Facebook artificial intelligence team serves up 20 tasks

Facebook artificial intelligence team serves up 20 tasks

In August last year, Daniela Hernandez wrote in Wired about Yann LeCun, director of AI Research at Facebook. His interests include machine learning, audio, video, image, and text understanding, optimization, computer architecture and software for AI.

"The IEEE Computational Intelligence Society just gave him its prestigious Neural Network Pioneer Award, in honor of his work on ," she wrote, "a form of artificial intelligence meant to more closely mimic the human brain. And, perhaps most of all, deep learning has suddenly spread across the commercial tech world, from Google to Microsoft to Baidu to Twitter, just a few years after most AI researchers openly scoffed at it." Hernandez wrote about their interest in convolutional neural networks, to build services that can automatically understand natural language and recognize images. In 2015, it is obvious that the keen interest in where to take AI continues, and an AI/ deep learning community is working to improve the technology. Facebook is taking on the challenge of turning its AI lab into a world-class research outfit.

This week, Jacob Aron in New Scientist reported how researchers at Facebook's AI lab in New York believe that a test of simple questions can help design machines that think like people. "Towards AI-Complete Question Answering: A Set of Prerequisite Toy Tasks" is a paper by a Facebook AI Research team, Jason Weston, Antoine Bordes, Sumit Chopra and Tomas Mikolov. The paper was posted on the arXiv server. "One long-term goal of research is to produce methods that are applicable to reasoning and , in particular building an intelligent dialogue agent. To measure progress towards that goal, we argue for the usefulness of a set of proxy tasks that evaluate reading comprehension via question answering."

In remarks about the paper, New Scientist ran a crosshead of "AI plays 20 questions," as Facebook created 20 tasks, which get progressively harder. "The team says any potential AI must pass all of them if it is ever to develop true intelligence."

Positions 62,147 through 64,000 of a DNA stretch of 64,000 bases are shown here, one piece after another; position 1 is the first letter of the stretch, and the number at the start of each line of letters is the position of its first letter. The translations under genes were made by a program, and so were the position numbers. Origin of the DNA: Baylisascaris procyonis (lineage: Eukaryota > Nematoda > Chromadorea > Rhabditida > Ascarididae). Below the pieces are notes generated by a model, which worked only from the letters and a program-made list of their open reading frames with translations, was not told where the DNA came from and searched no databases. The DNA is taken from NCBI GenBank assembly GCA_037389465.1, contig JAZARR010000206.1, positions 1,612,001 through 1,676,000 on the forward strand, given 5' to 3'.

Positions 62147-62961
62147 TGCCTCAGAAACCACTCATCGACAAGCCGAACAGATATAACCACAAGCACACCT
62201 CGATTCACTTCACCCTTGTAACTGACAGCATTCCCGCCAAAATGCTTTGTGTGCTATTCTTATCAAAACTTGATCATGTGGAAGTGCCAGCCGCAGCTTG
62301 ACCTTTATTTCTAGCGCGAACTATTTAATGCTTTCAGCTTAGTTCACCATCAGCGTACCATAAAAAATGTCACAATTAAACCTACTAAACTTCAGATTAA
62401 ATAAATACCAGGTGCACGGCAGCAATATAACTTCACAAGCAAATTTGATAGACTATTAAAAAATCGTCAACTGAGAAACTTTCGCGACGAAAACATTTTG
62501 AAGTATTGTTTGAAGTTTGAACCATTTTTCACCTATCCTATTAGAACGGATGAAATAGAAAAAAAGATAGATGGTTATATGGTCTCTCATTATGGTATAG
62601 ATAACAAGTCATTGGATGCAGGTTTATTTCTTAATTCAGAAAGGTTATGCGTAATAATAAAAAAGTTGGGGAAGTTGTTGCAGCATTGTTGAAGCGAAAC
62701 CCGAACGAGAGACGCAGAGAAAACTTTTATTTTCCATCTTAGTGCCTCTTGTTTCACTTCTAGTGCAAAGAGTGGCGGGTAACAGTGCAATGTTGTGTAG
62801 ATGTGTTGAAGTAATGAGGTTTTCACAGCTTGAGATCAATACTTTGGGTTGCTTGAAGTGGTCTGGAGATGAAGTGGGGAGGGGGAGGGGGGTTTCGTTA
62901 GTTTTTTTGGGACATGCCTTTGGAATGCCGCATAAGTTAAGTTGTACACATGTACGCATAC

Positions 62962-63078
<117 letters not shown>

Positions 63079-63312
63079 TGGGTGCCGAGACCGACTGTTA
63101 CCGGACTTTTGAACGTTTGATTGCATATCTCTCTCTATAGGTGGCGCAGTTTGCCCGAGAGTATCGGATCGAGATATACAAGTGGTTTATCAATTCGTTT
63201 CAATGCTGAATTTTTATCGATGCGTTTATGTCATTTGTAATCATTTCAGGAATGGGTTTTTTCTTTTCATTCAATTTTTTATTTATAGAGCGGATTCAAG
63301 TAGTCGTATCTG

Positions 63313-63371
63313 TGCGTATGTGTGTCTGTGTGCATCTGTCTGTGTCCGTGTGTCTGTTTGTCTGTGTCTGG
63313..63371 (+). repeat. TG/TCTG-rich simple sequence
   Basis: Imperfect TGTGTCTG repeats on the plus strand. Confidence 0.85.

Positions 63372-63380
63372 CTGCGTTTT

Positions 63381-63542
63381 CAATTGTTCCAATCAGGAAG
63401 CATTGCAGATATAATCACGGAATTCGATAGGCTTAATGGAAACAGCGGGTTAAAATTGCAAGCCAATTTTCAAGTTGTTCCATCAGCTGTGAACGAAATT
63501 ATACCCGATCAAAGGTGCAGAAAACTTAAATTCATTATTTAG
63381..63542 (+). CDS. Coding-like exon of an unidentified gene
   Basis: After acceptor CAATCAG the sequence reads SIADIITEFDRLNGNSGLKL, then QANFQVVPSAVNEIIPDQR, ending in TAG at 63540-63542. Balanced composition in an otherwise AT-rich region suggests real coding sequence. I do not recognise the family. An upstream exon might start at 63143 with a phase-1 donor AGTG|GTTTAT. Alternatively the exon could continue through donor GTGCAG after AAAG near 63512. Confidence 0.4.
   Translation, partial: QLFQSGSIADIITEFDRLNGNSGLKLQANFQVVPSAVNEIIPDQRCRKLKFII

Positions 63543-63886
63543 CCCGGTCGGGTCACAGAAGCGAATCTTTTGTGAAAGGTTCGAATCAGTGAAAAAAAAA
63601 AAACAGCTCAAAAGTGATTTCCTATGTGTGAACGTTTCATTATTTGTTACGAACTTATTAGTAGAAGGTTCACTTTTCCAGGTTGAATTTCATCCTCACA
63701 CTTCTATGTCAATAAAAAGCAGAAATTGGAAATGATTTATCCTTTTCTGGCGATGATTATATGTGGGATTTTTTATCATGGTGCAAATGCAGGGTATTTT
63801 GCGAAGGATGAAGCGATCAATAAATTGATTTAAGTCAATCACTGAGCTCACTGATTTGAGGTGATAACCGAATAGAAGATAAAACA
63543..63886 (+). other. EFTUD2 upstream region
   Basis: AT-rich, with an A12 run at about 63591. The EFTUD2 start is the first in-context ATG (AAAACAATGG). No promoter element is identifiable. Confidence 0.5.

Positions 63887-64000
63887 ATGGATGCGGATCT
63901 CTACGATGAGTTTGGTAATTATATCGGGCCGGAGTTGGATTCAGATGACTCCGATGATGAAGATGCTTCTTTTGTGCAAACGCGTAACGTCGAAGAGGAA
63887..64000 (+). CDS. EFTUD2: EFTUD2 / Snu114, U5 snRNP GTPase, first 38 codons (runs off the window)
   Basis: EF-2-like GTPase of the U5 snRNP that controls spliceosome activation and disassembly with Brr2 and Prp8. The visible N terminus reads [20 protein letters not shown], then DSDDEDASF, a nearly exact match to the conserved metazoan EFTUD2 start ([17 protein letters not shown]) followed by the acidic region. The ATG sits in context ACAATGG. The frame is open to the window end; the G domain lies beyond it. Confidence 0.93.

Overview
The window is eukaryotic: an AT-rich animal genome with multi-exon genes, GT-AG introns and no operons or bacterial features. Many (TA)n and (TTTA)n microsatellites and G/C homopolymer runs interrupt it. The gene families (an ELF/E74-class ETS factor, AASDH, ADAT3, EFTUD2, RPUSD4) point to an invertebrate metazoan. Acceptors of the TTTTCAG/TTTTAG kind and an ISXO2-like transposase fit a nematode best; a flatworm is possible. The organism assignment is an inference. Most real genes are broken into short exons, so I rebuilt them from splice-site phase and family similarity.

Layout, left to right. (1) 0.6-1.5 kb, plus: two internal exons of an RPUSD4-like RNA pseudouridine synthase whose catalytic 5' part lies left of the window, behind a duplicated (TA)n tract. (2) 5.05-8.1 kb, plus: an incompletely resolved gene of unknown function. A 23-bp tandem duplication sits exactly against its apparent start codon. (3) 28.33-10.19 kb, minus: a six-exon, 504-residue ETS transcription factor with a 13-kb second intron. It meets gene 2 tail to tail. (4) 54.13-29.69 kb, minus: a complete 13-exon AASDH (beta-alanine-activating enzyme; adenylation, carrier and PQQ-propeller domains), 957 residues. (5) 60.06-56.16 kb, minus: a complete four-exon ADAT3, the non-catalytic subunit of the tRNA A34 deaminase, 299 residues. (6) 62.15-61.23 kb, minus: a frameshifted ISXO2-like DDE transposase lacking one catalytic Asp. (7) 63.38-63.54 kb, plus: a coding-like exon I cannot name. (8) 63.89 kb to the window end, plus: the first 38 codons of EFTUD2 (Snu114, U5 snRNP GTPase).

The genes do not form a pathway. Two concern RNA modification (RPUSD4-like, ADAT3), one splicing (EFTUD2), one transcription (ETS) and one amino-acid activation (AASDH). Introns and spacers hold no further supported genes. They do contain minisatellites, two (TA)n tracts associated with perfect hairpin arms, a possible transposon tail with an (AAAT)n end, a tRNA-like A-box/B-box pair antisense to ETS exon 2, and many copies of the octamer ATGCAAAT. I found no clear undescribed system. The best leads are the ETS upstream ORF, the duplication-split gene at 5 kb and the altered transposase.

The AI team in their paper wrote that "We developed a set of tasks that we believe are a prerequisite to full language understanding and reasoning, and presented some interesting models for solving some of them. While any learner that can solve these tasks is not necessarily close to solving AI, we believe if a learner fails on any of our tasks it exposes it is definitely not going to solve AI."

Their tasks measure understanding in ways such as whether a system can answer questions via chaining facts, simple induction, deduction and more. "The tasks are designed to be prerequisites for any system that aims to be capable of conversing with a human."

New Scientist also commented that "Facebook is looking for more sophisticated ways to filter your news feed. Aron quoted LeCun, who said, "People have a limited amount of time to spend on Facebook, so we have to curate that somehow," and, he added, "For that you need to understand content and you need to understand people."

In the longer term, Facebook also wants to create a digital assistant that can handle a real dialogue with humans, said New Scientist.


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More information: Towards AI-Complete Question Answering: A Set of Prerequisite Toy Tasks, arXiv:1502.05698 [cs.AI] arxiv.org/abs/1502.05698

Abstract
One long-term goal of machine learning research is to produce methods that are applicable to reasoning and natural language, in particular building an intelligent dialogue agent. To measure progress towards that goal, we argue for the usefulness of a set of proxy tasks that evaluate reading comprehension via question answering. Our tasks measure understanding in several ways: whether a system is able to answer questions via chaining facts, simple induction, deduction and many more. The tasks are designed to be prerequisites for any system that aims to be capable of conversing with a human. We believe many existing learning systems can currently not solve them, and hence our aim is to classify these tasks into skill sets, so that researchers can identify (and then rectify) the failings of their systems. We also extend and improve the recently introduced Memory Networks model, and show it is able to solve some, but not all, of the tasks.

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